Intel (client) has catered to the B2B audience as well as B2C which is pretty stellar for a semi-conductor company. They continue to break ground, using new and existing channels in leading ways, and demonstrating to the rest of the world what is possible.
What LinkedIn marketing tactics can brands use to implement thought leadership campaigns?
Recently, Altimeter Group (where I am a principal analyst) and LinkedIn partnered on a research project that ultimately showed how genuine communication and engagement in social media helps businesses improve relationships with both customers and employees. The key to ‘relationship economics’ on social media is no different from real-world relationships: the more you invest in terms of time, openness, value, listening, and engagement, the more likely it is that relationships will flourish.
It starts at the top. We found that executives at companies that reap the rewards of social media engagement are much more active on social media than executives at companies that are not socially active. They also play a bigger role in driving a socially engaged culture. Yes, there are specific tactics companies can use on
LinkedIn, but the most effective social media strategies are derived from a culture of relationship building where the executives lead by example.
You’ve mentioned before that engagement is really about A.R.T. (Actions, Reactions and Transactions). When crafting a thought leadership strategy, do you recommend starting with the story you want to tell or the A.R.T. you want to achieve?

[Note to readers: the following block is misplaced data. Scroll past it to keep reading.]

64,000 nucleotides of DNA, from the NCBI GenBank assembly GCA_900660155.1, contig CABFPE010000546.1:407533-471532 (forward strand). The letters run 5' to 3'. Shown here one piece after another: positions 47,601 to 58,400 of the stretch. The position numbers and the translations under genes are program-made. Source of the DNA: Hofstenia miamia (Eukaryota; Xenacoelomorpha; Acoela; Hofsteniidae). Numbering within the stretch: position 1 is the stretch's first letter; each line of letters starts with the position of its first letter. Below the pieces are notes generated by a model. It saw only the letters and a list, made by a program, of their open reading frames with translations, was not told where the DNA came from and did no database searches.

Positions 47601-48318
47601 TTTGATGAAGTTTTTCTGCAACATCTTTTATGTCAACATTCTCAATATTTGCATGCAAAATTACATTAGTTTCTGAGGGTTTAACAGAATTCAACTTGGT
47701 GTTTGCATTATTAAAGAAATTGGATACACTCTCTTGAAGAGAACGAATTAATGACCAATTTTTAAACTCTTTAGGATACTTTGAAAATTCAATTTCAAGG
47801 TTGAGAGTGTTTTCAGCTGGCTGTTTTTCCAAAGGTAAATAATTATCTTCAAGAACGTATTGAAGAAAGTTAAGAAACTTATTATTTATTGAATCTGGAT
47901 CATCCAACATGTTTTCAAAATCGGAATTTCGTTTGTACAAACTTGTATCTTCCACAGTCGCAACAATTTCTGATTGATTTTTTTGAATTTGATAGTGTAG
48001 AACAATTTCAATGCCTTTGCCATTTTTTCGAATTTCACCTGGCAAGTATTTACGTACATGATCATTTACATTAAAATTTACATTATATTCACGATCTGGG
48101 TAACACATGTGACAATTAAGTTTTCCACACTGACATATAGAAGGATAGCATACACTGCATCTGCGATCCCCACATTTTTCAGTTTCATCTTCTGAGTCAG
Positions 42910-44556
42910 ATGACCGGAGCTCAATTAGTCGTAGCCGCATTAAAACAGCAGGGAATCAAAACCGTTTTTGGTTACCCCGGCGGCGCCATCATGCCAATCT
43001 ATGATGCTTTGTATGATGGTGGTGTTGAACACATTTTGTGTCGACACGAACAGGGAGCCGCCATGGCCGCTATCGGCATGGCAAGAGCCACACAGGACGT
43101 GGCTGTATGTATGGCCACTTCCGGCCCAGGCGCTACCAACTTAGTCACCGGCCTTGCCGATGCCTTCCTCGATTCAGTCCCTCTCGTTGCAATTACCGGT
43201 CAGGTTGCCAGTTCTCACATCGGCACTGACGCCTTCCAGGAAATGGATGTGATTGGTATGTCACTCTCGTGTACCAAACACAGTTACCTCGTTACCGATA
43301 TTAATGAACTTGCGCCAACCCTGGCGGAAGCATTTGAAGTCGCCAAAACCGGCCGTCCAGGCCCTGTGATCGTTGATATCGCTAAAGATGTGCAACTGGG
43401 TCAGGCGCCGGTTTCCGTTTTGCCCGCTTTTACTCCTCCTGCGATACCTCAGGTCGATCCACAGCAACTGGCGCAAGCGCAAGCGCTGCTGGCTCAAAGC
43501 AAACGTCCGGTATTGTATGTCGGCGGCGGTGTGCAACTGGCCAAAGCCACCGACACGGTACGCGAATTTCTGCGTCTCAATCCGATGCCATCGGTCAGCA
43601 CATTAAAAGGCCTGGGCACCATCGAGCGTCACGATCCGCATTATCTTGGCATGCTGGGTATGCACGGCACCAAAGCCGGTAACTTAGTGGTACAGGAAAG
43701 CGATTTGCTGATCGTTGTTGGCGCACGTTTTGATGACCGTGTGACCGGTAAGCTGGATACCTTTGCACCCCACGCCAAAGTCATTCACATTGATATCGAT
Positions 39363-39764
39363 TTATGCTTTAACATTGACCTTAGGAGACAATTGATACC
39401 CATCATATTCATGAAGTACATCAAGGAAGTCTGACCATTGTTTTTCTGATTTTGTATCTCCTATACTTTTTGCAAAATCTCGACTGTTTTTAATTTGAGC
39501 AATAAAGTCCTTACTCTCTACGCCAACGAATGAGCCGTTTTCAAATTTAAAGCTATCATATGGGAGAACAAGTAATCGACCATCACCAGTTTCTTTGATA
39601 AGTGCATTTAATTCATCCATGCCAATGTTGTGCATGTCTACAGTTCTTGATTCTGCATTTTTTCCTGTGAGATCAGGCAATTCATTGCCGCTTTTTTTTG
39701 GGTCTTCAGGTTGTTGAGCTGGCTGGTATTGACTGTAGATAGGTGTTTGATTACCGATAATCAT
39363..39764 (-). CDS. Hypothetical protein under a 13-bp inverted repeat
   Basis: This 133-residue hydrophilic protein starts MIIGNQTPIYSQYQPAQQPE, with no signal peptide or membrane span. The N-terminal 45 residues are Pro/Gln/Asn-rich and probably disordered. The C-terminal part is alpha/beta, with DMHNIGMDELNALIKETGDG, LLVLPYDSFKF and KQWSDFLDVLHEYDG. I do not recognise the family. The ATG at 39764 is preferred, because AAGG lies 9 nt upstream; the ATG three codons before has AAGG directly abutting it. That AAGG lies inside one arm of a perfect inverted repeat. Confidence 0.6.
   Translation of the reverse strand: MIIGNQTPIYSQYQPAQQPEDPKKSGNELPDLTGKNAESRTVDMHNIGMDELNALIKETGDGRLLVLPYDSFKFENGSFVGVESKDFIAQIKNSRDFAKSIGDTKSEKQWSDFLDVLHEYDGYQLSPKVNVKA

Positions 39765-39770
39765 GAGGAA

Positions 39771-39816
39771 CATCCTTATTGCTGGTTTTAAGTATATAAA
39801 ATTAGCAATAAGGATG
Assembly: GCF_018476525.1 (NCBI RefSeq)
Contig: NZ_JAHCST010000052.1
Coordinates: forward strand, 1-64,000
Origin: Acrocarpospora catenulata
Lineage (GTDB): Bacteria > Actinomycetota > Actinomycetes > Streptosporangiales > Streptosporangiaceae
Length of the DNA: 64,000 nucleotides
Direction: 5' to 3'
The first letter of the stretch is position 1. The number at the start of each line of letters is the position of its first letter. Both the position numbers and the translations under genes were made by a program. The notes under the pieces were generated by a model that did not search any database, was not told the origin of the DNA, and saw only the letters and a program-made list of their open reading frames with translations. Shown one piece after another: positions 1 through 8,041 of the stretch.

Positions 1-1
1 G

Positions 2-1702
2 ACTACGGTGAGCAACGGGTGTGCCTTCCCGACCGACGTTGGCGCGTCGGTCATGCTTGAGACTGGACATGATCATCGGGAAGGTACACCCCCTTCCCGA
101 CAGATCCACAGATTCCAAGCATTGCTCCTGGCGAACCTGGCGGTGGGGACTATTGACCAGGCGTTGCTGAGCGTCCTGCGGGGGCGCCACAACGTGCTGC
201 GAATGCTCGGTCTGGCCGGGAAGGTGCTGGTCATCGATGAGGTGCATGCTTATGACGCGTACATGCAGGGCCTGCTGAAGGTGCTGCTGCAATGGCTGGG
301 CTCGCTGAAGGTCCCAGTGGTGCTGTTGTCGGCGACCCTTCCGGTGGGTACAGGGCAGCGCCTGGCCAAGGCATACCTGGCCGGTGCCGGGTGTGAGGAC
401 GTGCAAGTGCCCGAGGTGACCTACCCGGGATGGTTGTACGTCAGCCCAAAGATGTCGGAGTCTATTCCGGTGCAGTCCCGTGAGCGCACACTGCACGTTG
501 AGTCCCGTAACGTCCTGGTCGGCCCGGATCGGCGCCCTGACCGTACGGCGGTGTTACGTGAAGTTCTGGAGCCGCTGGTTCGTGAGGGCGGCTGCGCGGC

A.R..T. is less about following the trend of trying to be a storyteller, and more about just trying to be engaging. I believe the story comes naturally when you are inspired by the empathy of being human, and what humans find compelling, useful, and meaningful. Most brands think about one audience, one campaign, and one emotion, but there are so many types of emotional elements to consider. The culture of each social network is different. Each channel features different people, with different needs and motivations, in a different context. The actual story is the bigger purpose or aspiration. And it unfolds in so many different ways, like the movie Crash. More companies need to think like that.
A.R.T. is really about what happens next. Everyone should design for what happens next. Attention is precious. Once you have earned attention, it’s what you do with that attention that counts. Too many companies emphasize attention. They come up with amazing headlines, clever GIFs, and great infographics, but there is rarely a defined strategy to do something with attention once it is captured.
In your mind, what is the biggest differentiator between those who try to become thought leaders and those who ultimately succeed at it?
Philosophically I wonder if anyone really knows if they are successful. How do you define success? The people who want to be helpful, do they have to justify ROI? It comes down to campaign vs continuum. One turns off and the other is part of life. The A.R.T. of engagement was always about assessing the value in real-time, adding to what you’re doing, and measuring. You should know more as you go, so that you can effectively refine as you go.
There are too many content marketers who suffer from mediumism and there are too few strategists who can turn attention into a human moment. It’s about designing for the embrace, not the channel, and then for the journey.